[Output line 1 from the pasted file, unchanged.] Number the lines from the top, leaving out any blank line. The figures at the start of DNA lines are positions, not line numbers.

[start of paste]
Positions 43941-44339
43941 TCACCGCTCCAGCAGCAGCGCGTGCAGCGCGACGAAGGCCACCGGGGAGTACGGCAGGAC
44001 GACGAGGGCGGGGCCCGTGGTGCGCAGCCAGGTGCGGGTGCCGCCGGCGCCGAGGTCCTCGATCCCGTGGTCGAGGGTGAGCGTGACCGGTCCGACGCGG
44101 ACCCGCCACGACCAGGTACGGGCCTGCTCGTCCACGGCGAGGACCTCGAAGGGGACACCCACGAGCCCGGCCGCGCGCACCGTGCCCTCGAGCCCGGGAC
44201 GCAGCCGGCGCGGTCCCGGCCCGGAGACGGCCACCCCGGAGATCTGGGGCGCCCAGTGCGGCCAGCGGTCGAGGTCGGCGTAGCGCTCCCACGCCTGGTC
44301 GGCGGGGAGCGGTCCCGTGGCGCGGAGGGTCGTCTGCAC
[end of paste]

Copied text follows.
Positions 43941-44339